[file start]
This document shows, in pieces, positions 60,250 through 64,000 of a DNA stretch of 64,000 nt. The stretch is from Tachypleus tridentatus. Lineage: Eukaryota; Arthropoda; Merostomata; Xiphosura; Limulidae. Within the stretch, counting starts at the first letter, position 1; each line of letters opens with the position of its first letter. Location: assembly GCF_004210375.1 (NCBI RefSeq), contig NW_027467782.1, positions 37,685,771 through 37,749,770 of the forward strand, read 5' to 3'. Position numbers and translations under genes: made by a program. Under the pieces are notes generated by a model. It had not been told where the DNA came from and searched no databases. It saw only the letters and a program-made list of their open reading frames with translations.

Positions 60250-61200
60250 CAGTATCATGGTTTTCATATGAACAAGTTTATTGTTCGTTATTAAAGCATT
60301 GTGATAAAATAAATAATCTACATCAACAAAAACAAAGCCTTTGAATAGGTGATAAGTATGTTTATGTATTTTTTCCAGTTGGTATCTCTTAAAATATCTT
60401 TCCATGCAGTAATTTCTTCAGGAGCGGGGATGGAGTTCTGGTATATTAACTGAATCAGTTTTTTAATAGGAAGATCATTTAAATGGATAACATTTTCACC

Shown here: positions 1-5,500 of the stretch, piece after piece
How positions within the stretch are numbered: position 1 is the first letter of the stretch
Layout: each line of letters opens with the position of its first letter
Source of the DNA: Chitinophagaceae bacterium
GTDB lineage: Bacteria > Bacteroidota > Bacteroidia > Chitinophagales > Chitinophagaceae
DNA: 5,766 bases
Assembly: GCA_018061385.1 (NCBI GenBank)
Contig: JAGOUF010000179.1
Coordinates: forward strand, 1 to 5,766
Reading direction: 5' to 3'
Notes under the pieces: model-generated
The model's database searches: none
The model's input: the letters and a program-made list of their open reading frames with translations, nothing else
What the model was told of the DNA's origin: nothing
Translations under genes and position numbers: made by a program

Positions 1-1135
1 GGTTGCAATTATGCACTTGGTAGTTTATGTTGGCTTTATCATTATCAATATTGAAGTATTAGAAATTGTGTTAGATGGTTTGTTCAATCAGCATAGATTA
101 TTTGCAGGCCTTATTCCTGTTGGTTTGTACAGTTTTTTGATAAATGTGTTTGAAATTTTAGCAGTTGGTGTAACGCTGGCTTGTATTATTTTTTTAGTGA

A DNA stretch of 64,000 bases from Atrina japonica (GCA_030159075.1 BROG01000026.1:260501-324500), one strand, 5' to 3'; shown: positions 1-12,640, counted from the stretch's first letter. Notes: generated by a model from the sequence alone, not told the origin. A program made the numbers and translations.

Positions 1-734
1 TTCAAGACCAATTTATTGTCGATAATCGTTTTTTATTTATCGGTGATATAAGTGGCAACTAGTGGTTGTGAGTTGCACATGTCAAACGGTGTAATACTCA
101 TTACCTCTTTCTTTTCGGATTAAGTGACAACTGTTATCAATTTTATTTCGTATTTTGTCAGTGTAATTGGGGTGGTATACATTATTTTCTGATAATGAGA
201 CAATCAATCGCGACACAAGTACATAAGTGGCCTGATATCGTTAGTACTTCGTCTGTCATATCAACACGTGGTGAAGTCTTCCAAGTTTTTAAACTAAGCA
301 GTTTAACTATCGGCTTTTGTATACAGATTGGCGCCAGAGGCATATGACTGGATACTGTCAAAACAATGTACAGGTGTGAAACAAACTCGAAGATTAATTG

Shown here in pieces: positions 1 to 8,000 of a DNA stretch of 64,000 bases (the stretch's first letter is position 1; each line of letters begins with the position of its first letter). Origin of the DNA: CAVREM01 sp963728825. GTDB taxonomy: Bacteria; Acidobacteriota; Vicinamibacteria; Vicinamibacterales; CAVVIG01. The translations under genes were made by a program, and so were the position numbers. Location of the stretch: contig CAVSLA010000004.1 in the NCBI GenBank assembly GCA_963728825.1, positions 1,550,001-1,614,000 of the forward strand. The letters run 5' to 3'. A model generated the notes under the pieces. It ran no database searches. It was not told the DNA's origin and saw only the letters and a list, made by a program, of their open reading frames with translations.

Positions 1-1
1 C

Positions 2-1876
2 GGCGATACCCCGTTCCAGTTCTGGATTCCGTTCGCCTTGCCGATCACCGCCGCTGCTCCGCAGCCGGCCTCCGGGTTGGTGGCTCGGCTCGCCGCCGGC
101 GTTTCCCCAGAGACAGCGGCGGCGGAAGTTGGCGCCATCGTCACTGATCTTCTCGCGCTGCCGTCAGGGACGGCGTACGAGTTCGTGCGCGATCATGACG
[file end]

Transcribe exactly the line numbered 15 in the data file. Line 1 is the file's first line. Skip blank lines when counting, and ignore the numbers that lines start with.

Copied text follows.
Reading direction: 5' to 3'